FIG. 8 is a similar cross-sectional view through a lower part only of the holder of FIG. 1 with a base member attached.
In the drawings like characters of reference indicate corresponding parts in the different figures.
The bag holder generally shown in FIG. 1 comprises a wire element 10 formed as a continuous loop of the wire with two abuting ends 11 and 12 welded together at a weld line 13 so the wire element is fully continuous. The wire element is bent to form two upstanding bag support portions 14 and 15 each of which is generally an inverted U-shape with a cross bar 16 and legs 17 and 18 depending from ends of the cross bar 16. The lower ends of the legs 17 and 18 are connected to bottom bars 19 and 20 which connect the lower ends of the legs to the lower ends of the legs of the bag support portion 14. Thus the bottom bar 19 connects the lower end of the leg 17 to the lower end of the leg 17A which is the adjacent leg of the bag support portion 14. Similarly the lower end of the leg 18 is connected to the lower end of the leg 18A.
The coupling between the lower end of the legs and the bottom bars 19 and 20 is defined by an integral portion of the wire so that the legs can flex relative to the bottom bar by bending of the wire both at the coupling and in the length of the wire forming the bottom bar of the legs themselves to provide a spring action of the holder.
A short portion of each of the legs 17 and 18 as indicated at 21 and 22 immediately adjacent the cross bar 16 is cranked outwardly away from the other of the bag support portion. This shape is shown more clearly in FIG. 2 where the upper end of the leg 17 is cranked outwardly at 21 and the upper end of the leg 17A is cranked outwardly at 21A. This causes the spacing between the cross bar 16 relative to the cross bar 16A to be increased relative to the spacing between the upper parts of the leg 17 and 17A.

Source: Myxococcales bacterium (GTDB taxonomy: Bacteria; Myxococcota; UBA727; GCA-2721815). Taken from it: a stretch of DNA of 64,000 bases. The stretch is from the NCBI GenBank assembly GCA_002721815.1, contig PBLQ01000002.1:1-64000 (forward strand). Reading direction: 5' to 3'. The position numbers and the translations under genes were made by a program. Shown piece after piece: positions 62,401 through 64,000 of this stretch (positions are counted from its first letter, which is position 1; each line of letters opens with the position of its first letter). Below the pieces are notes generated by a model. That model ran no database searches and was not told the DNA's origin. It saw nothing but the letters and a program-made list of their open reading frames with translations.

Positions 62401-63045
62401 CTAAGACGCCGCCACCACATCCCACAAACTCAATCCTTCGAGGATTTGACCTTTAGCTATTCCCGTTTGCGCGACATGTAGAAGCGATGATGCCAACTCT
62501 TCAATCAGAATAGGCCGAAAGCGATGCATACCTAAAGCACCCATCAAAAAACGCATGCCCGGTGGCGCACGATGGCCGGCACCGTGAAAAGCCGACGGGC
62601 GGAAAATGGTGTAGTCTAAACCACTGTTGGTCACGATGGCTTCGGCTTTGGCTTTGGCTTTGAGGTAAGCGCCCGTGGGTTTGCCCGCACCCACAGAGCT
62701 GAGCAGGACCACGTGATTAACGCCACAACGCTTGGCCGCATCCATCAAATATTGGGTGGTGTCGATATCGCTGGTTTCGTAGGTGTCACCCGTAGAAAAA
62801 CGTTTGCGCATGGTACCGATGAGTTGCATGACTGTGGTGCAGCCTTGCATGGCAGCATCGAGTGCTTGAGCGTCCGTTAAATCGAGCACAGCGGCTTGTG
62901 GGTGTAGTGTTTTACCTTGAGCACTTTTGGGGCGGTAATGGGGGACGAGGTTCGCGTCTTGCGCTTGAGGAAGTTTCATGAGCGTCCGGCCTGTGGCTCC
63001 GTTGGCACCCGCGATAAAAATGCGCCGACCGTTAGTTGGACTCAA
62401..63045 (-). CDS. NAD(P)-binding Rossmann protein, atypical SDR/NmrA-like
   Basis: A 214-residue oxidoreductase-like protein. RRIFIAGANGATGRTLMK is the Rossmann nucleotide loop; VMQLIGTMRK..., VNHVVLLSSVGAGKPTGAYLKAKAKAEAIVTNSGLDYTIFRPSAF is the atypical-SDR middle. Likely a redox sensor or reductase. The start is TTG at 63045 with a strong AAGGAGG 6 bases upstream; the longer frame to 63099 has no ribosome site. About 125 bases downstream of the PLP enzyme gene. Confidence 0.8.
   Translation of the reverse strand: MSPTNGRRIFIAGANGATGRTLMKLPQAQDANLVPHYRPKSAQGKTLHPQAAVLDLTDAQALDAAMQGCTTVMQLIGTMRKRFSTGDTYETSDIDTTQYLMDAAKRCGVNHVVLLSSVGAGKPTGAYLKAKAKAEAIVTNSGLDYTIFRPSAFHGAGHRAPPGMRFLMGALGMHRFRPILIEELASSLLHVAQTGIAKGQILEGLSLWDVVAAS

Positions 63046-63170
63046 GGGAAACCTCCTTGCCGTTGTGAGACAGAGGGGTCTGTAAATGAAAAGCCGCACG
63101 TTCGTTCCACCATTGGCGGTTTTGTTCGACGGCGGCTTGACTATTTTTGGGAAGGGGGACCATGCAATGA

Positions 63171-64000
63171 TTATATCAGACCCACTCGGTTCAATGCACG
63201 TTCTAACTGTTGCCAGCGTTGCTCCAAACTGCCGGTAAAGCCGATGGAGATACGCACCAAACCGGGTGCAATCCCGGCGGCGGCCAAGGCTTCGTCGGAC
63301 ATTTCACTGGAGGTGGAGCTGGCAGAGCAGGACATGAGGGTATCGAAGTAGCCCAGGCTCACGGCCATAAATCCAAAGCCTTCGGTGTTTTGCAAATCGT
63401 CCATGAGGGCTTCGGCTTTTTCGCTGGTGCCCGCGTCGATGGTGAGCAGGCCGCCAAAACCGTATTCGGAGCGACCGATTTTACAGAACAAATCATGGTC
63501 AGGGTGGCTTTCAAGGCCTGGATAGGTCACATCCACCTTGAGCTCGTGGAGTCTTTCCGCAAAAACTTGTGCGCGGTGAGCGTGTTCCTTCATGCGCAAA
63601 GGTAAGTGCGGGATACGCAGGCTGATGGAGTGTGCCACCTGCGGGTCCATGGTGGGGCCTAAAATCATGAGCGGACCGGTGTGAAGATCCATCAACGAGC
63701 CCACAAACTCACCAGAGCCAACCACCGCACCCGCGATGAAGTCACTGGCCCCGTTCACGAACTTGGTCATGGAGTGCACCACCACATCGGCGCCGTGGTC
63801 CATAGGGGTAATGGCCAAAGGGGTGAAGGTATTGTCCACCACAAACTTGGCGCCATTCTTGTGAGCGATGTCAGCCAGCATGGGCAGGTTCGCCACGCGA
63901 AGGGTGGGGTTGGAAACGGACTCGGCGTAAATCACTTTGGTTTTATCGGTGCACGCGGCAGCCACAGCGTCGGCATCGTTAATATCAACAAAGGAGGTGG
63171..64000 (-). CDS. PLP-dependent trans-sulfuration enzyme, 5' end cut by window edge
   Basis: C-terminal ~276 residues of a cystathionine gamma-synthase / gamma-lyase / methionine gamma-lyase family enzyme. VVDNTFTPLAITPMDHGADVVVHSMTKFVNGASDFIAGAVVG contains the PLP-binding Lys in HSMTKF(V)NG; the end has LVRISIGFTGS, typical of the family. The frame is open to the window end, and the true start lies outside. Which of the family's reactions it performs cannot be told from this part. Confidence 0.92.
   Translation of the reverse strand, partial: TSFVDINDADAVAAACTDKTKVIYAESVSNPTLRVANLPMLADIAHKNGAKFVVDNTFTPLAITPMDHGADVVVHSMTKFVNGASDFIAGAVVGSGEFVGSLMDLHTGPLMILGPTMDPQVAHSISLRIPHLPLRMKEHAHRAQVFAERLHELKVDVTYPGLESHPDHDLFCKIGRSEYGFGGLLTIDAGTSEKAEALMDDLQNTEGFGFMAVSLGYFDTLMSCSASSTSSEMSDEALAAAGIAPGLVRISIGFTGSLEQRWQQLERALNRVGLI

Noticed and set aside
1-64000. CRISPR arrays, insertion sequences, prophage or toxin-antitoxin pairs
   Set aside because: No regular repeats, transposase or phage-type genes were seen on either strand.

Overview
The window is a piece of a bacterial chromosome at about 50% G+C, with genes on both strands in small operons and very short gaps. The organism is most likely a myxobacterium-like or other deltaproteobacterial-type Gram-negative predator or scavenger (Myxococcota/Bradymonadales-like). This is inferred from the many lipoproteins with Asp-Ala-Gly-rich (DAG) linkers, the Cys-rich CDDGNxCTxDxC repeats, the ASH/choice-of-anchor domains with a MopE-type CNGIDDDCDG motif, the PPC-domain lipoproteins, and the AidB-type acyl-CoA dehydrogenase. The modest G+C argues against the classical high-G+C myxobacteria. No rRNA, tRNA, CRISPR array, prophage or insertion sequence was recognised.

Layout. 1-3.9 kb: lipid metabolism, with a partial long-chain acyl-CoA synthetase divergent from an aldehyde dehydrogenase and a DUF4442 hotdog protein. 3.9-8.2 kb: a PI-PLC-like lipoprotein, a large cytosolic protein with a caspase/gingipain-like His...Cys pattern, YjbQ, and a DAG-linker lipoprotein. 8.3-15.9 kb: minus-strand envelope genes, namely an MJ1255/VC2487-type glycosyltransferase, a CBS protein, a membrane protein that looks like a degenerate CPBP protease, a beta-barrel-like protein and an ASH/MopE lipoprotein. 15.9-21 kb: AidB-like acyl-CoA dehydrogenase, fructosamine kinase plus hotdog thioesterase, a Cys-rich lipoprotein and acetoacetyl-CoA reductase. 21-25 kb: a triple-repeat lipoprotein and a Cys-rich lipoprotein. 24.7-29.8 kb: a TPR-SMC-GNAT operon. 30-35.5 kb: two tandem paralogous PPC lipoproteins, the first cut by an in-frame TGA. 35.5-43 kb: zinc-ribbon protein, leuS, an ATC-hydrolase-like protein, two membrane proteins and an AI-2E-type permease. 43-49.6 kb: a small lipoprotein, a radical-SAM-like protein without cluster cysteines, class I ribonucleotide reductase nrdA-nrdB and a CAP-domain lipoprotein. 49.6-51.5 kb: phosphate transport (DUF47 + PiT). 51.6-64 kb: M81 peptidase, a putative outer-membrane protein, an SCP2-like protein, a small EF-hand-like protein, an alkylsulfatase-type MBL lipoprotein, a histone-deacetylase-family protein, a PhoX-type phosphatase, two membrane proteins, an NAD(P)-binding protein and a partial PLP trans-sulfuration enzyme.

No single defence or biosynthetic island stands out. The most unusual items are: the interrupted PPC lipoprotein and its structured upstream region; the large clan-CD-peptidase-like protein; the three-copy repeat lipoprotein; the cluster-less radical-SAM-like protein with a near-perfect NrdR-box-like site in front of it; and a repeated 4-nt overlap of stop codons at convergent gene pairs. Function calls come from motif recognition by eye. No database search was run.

Again as shown in FIG. 2, the legs 17 and 17A are arranged at an angle A relative to the bottom bar 19 which is slightly greater than 90° so that the legs 17 and 17A are inclined upwardly and outwardly so as to gradually increase the spacing therebetween. The angle is preferably of the order of 95°.
The wire element is formed symmetrically so that the dimensions of the cross bar 16 and 16A are identical to the dimensions of the bottom bars 19 and 20 allowing the whole unit to be inverted in which case it will operate in exactly the same manner with the bottom bars 16 and 16A resting upon the ground and supporting the element. Thus the lower ends of the legs 17, 18, 17A and 18A are cranked outwardly as indicated at 24 in a symmetrical manner to the portions 21 and 22 and the top end of the legs. The whole device is therefore entirely symmetrical and can be inverted.
In operation as shown in FIG. 4, the cross bar 16 and 16A are pulled together manually so the spacing therebetween is decreased causing a flexing of the wire element through the coupling between the bottom bars in the legs and in the legs themselves. In the retracted position, a bag can be wrapped over the cross bar 16 and 16A so that the open mouth has a turn back portion 25 wrapped over the cross bars to extend downwardly over the portions 21 and 21A. The remainder of the bag hangs down inwardly of the legs. The length of the legs is selected relative to the size of the bag so that the bag is supported just off the ground or with its bottom just in contact with the ground to hold the majority of the bag open. The spring action of the legs and the connections between the legs and the bottom bars pulls the bag open to tension the mouth of the bag into a rectangular shape with sides defined by the cross bars and the sides at right angles thereto unsupported by bars but tensioned by the spring action between the cross bars. The outwardly cranked portions 21 and 21A act to further tension the bag at its point of contact with the cross bar 16 and 16A since this point is the maximum spaced point. It is also spaced from the edge 26 of the bag so as to prevent the possibility of tearing or slitting the bag since a slit will normally start only at the edge of the bag.